DC, you're at it again! Hot on the heels of your possible Katana series comes ace designer Chip Kidd's graphic novel Batman: Death by Design, and I feel like Michael Corleone. A wimpy, geeky, not very threatening Michael Corleone. DC. Just when I thought I was out, they pull me back in. Or maybe I'm Sal Tessio.
Cue ABE VIGODA
Can you get me off the hook, DC, for old times' sake?
DC (shakes head)
Can't do it, Sally.
Tell Didio it was only Cassandra Cain. I always liked him.
(DC gangsters lead him away to a comic book shop)
As a failed graphic designer, I've always had an attraction to Chip Kidd's work with book cover design. I wanted to do that myself for the longest time, but the highest level I could achieve was designing the alumni magazine for a forestry school. It's not false modesty. I'm a decent enough illustrator, but I don't have the talent or the discipline for Kidd-level design. If he'd merely designed this book I'd have been intrigued enough to check it out the next time I'm in Tokyo. But his role as writer really adds some interest.
That's not what has me jazzed about this book, though. It's not the story, which sounds smart; DC's got a lot of these architecturally-based Bat-stories these days and that's usually an approach that hooks me because architecture is endlessly fascinating. But no. And it's not the artwork by Dave Taylor, which looks spectacular-- at least in the image accompanying the PW article about it. It's not even that I truly prefer stand-alone graphic novels to monthly continuity and would prefer it if DC got out of the magazine business altogether and published books like this exclusively. It's none of that junk. It's something stranger and more personal.
What has me almost trembling with excitement and the determination to buy this book despite my on-going love-hate relationship with DC? This quote:
Okay, what if Fritz Lang was making a Batman movie in the ‘30s and had a huge budget and could cast Montgomery Clift and Grace Kelly in the starring roles?
Montgomery Clift's life has held a strange fascination for me for as long as I can remember. It's such a tragic story, one of those things that just got stuck in my head at an early age, possibly from having seen Judgment at Nuremberg one day when I was home sick from elementary school.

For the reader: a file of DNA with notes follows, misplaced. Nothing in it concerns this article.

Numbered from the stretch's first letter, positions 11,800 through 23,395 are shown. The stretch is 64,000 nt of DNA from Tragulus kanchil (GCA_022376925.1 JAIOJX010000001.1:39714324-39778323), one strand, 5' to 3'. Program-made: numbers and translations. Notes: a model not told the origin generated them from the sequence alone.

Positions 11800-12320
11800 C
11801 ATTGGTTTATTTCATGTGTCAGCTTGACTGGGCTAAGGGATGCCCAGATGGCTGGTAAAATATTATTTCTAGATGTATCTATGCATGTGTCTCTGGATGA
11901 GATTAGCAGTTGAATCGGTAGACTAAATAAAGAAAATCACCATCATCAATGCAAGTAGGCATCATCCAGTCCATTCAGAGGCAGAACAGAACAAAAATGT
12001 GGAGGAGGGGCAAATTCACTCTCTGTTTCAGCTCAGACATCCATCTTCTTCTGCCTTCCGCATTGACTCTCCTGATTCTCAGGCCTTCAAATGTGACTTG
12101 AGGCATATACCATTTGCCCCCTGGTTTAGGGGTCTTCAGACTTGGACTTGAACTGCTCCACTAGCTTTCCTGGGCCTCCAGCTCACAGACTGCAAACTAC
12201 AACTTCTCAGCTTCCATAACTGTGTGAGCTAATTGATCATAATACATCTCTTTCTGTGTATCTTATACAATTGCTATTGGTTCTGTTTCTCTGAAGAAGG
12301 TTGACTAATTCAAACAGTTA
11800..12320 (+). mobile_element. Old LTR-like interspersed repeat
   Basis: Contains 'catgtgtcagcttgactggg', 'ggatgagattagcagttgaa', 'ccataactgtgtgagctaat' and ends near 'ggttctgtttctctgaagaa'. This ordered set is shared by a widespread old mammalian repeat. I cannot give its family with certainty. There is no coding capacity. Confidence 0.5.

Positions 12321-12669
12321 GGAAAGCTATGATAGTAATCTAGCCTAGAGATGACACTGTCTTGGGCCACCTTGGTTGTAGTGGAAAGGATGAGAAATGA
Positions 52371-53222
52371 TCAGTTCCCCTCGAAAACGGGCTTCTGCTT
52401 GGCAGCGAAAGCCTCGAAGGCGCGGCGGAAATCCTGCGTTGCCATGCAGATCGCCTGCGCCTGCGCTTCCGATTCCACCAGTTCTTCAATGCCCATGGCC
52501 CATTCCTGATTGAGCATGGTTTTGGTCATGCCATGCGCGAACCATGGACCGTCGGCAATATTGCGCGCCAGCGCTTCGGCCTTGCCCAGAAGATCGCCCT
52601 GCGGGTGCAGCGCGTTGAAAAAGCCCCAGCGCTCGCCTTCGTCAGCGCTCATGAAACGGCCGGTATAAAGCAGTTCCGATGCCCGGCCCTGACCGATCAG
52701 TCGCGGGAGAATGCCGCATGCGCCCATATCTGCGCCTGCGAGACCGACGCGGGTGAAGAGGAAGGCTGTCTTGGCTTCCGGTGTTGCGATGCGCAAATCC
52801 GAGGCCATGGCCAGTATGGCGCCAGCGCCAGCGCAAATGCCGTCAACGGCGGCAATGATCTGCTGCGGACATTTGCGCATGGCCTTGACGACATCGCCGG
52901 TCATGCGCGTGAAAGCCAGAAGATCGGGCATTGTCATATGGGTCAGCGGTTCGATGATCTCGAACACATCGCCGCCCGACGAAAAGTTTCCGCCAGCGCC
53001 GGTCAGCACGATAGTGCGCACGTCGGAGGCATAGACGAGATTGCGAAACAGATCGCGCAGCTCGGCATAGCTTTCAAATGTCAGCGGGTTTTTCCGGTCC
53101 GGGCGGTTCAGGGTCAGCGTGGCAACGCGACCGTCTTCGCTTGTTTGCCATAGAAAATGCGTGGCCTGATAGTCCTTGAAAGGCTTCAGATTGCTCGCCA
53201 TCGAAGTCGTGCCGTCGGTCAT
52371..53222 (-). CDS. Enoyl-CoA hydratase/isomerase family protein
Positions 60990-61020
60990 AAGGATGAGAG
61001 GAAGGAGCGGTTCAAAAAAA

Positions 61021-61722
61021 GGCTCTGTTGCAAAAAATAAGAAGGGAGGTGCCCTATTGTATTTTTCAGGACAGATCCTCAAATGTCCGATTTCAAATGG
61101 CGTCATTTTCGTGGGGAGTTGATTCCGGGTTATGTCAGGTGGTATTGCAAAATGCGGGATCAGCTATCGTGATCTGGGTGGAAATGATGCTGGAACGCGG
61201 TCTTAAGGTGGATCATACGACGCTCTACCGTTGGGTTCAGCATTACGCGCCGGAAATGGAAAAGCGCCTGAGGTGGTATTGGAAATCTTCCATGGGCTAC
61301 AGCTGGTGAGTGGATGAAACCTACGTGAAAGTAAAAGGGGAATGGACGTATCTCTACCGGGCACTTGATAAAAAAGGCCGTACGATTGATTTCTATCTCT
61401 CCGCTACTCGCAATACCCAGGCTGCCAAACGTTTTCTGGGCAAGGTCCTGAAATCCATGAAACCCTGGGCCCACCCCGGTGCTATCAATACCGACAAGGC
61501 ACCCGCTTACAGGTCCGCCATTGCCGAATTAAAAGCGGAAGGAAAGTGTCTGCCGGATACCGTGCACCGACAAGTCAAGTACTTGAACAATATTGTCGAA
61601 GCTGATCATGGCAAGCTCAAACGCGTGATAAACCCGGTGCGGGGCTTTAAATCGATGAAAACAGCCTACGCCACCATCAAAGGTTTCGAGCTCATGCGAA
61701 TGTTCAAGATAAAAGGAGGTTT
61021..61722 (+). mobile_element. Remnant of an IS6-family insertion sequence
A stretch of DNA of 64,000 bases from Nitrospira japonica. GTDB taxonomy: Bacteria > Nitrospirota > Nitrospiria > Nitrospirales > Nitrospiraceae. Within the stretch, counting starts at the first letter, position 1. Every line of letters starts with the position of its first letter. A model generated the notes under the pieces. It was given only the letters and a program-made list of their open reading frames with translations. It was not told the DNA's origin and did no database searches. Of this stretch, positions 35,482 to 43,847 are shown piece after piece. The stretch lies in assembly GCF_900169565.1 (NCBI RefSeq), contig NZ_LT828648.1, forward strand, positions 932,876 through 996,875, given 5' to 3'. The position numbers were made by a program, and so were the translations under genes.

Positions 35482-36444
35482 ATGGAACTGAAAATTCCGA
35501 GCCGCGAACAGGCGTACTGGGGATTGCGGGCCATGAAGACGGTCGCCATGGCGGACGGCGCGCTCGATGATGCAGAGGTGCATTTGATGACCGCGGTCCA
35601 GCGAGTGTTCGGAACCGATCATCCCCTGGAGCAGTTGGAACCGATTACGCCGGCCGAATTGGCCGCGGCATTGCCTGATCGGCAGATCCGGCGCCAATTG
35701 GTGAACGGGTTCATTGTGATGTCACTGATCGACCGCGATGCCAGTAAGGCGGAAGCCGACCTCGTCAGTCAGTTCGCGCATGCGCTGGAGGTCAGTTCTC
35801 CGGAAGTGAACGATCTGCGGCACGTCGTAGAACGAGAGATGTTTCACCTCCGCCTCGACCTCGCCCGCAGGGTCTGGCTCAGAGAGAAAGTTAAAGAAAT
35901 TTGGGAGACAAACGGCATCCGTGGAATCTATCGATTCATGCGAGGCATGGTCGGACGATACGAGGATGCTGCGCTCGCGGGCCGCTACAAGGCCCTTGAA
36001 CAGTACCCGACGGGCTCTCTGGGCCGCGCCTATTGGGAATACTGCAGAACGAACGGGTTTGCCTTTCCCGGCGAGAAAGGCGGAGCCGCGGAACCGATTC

Then the Clash mocked him and REM eulogized him in songs, which sent me into my deep research mode, a strange state where I'd mole my way into the reference section of whatever library happened to be handy and doggedly track down whatever facts I needed to know. Kind of like a junkie looking for a hit. Seriously. When I become curious about something I'm that intense and the need is almost the same as an addiction. These days I do the same thing on the Internet, only it's a constant processing of information. And I remember this crap. As a result, I can, in the same conversation, adequately discuss pre-dreadnaught battleships and then tell you more than you want to know about the NBC television series C.P.O. Sharkey starring Don Rickles, Harrison Page and Richard X. Slattery.
I learned all about Clift, his early successes, his avoidance of the Hollywood scene, the supposed rivalry with fellow method actor Marlon Brando, his disfiguring car crash and subsequent decline, his friendship with Elizabeth Taylor, his early death. So Montgomery Clift is an exhibit in the Rod Serling's Night Gallery of my mind. So is Grace Kelly. And Richard X. Slattery, for that matter.
In the forward to one of his Batman books, Neal Adams once cast Ted Danson as Batman. Tim Burton bizarrely yet successfully gave us Michael Keaton in the cape and cowl. I think Adam West's biggest role was as a guy who dies in the opening reel of Robinson Crusoe on Mars before he took the role. But Montgomery Clift? That's pretty darned original.
All this by way of telling you I want to see Montgomery Clift as Batman.